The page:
Dozens critically injured in stampede at Israeli religious festival

Dozens killed and many more critically injured in Israeli bonfire festival disaster

A large bonfire is lit and crowds pray and dance as part of the celebrations.

Israeli media have published an image of a row of bodies covered in plastic bags on the ground.

Almost 40 people were killed and over 100 injured in a stampede that broke out overnight at a Jewish religious gathering attended by tens of thousands of people in northern Israel, according to media reports on Friday.

Dozens of people have been killed in a stampede at a religious festival in the north-east of Israel.

"I had just sat down to eat when I heard the screams; We rushed to help, and then we saw the bodies", Avi, a witness who helped treat the injured told the Haaretz newspaper.

The New York Times reported that some estimated that about 100,000 people were at the location.

Ambulance officials described the incident as a stampede and said 103 people had been injured, including dozens fatally.

Initial reports indicated that the carnage began when a section of stadium seating collapsed but rescue workers later linked the casualties to a stampede.

By Friday morning, Zaka, another ambulance service, said the death toll had risen to 44.

Heller told the station "no one had ever dreamed" something like this could happen. "In one moment, we went from a happy event to an enormous tragedy", he said.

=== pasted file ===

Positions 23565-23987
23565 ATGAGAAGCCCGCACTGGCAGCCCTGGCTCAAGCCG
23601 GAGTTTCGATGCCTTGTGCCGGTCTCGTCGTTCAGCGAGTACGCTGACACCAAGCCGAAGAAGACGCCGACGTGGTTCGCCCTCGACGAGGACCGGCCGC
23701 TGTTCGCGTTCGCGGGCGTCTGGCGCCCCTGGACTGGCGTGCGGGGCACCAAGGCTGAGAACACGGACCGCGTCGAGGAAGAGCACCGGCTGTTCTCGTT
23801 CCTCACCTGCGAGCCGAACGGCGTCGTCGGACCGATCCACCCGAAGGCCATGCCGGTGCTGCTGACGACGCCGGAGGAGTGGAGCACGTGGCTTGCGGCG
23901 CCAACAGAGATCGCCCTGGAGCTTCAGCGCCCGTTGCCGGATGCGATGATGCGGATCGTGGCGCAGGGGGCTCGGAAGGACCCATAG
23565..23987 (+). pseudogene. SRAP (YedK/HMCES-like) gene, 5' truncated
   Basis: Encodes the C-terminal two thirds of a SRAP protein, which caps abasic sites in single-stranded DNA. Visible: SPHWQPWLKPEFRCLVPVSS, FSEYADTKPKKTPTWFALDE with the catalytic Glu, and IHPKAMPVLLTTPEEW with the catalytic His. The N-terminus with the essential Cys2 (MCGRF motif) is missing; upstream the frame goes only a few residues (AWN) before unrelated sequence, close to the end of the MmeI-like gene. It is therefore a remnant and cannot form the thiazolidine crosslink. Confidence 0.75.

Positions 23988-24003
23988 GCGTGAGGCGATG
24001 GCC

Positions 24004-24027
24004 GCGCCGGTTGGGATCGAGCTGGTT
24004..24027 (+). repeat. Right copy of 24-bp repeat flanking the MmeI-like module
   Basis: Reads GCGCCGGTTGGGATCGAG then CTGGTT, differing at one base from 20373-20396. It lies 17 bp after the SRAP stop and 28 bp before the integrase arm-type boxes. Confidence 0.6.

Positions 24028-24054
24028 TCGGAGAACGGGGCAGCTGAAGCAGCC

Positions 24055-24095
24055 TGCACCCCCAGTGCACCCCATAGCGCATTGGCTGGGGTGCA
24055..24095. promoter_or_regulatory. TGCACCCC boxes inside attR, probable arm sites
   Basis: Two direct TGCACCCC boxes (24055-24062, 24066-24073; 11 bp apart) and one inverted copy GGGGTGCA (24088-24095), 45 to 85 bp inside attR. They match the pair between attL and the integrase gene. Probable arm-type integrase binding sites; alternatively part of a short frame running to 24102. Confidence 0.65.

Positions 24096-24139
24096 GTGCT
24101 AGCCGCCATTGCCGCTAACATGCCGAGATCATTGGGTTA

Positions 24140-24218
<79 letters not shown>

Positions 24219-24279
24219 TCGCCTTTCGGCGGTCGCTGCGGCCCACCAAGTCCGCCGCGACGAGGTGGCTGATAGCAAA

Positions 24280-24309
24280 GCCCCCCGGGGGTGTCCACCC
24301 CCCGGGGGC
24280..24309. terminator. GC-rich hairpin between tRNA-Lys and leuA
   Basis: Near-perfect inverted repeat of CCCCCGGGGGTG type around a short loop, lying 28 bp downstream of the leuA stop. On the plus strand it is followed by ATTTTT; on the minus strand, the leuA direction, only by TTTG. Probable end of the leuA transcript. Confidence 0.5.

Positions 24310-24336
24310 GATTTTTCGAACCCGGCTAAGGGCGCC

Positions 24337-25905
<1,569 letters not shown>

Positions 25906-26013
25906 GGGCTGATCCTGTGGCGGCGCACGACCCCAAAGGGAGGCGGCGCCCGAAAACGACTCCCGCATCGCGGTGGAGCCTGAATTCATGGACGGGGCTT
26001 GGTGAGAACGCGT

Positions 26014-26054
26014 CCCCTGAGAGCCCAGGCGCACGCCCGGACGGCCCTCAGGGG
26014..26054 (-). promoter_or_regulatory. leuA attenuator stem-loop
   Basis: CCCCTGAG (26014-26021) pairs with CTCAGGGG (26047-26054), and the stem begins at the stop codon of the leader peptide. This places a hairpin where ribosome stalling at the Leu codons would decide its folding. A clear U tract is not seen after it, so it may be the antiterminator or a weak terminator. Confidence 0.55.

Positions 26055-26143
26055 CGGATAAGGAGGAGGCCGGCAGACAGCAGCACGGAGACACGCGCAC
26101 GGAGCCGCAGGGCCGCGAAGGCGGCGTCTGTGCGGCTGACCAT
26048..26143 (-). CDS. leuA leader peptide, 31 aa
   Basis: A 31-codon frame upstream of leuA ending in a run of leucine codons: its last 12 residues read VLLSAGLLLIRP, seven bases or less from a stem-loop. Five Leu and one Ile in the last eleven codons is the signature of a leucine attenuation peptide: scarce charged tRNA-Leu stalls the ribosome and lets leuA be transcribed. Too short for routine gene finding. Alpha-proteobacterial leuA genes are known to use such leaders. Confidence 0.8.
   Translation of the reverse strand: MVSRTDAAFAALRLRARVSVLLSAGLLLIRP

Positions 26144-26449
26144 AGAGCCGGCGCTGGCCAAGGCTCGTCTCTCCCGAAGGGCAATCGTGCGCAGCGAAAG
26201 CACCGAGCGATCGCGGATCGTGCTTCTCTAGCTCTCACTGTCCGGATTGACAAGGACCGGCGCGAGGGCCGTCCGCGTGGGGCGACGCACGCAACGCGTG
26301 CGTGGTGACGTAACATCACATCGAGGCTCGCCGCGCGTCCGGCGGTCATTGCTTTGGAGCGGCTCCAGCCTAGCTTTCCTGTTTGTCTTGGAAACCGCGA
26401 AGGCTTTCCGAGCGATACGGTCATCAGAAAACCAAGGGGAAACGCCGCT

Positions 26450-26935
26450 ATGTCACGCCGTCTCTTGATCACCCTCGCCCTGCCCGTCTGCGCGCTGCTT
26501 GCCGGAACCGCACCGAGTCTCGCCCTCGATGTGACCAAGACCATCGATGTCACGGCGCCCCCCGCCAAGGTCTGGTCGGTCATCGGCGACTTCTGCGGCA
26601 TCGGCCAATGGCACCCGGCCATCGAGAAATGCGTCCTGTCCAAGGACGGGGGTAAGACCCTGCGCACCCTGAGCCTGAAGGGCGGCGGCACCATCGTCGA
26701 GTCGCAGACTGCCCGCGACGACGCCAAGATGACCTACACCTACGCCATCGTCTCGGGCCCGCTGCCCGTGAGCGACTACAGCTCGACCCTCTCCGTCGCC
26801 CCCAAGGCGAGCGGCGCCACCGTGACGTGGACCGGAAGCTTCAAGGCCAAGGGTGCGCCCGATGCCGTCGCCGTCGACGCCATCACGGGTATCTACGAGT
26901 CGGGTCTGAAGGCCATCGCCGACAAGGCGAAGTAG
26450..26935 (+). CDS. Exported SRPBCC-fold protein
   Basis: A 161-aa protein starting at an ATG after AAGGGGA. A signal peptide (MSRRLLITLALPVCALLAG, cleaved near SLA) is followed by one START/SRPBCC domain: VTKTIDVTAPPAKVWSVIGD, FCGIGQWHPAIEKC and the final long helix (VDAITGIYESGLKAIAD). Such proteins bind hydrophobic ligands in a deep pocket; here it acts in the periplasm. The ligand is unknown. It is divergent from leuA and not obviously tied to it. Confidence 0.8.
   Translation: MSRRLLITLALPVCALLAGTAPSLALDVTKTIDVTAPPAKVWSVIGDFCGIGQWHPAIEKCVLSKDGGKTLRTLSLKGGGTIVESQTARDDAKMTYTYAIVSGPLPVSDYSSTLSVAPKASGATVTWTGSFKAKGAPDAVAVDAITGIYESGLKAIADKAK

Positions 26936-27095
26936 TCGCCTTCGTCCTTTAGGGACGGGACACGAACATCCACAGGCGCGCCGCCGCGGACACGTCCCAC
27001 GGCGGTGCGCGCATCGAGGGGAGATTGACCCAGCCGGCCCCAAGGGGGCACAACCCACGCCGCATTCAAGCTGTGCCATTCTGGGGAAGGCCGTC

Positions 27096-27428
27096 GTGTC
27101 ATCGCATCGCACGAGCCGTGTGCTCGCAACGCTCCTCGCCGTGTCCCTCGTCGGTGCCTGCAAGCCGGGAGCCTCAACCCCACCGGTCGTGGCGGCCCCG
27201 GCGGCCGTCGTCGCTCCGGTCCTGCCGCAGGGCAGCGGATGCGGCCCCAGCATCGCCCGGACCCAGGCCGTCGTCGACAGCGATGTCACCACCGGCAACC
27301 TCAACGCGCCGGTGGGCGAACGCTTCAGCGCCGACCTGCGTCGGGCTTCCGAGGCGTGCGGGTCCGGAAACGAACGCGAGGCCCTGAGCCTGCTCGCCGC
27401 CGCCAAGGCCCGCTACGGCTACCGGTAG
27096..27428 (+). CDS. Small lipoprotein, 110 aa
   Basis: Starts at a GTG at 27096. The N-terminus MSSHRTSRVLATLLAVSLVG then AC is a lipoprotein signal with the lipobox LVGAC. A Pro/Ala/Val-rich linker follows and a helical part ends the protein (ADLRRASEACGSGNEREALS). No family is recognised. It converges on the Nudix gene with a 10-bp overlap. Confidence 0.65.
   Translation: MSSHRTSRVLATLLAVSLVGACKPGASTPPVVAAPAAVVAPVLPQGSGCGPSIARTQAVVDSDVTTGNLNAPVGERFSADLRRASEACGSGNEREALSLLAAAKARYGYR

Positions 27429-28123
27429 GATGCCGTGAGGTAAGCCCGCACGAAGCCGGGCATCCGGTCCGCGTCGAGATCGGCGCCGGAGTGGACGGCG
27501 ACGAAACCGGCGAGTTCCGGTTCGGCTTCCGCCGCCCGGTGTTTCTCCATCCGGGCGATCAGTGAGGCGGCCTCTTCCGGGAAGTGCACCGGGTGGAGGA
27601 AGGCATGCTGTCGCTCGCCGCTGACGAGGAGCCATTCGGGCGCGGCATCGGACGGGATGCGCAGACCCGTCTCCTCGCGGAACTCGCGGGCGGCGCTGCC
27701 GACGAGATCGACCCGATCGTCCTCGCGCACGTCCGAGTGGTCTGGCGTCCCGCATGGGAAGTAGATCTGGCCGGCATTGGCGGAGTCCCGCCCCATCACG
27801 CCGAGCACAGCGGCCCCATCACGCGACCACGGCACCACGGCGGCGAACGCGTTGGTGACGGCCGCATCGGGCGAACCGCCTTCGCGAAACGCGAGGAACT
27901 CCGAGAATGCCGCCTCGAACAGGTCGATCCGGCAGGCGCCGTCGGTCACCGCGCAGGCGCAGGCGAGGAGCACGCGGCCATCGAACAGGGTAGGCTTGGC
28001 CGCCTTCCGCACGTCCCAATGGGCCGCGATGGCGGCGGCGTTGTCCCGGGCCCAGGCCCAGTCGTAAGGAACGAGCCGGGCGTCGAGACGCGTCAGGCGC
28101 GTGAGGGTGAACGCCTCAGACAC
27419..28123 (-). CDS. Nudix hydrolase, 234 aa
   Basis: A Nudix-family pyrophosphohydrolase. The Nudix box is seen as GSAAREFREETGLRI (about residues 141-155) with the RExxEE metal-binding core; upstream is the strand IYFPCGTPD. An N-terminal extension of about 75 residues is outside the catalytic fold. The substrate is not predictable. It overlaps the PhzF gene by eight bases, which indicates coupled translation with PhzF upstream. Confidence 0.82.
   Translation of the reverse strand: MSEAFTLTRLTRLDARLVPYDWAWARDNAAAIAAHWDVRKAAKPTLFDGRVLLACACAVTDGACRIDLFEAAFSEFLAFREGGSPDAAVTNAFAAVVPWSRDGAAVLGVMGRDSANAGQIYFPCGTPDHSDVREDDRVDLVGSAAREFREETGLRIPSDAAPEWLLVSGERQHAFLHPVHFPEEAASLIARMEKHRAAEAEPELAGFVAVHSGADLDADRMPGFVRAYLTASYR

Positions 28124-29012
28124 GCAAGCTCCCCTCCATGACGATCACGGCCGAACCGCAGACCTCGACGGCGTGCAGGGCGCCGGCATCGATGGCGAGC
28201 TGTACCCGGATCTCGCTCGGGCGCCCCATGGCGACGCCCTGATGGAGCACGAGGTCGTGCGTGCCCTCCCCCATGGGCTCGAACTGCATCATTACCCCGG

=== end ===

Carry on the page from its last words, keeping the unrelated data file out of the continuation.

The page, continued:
Tens of thousands of people had gathered at the foot of Mount Meron to celebrate Lag B'Omer - a Jewish holiday honoring Rabbi Shimon Bar Yochai, a 2nd century sage and mystic who is buried there.

But officials later said it appeared the casualties had been asphyxiated or trampled in a stampede.

AP reported it was the first legal religious gathering held in Israel since the country's COVID-19 restrictions had been lifted following its remarkably fast vaccine rollout.

The tomb is considered to be one of the holiest sites in the Jewish world and it is an annual pilgrimage site, and the deadly gathering was thought to be one of the largest crowds of people in Israel since the outbreak of the coronavirus pandemic more than a year ago.

Private bonfires at Mount Meron were banned last year due to coronavirus restrictions, but lockdown measures were eased this year amid Israel's rapid Covid-19 vaccination programme that has seen more than 50 percent of the population fully vaccinated.

Ohana, a close ally of Netanyahu, thanked police for their hard work and dedication "for protecting the well-being and security for the many participants" as he wished the country a happy holiday.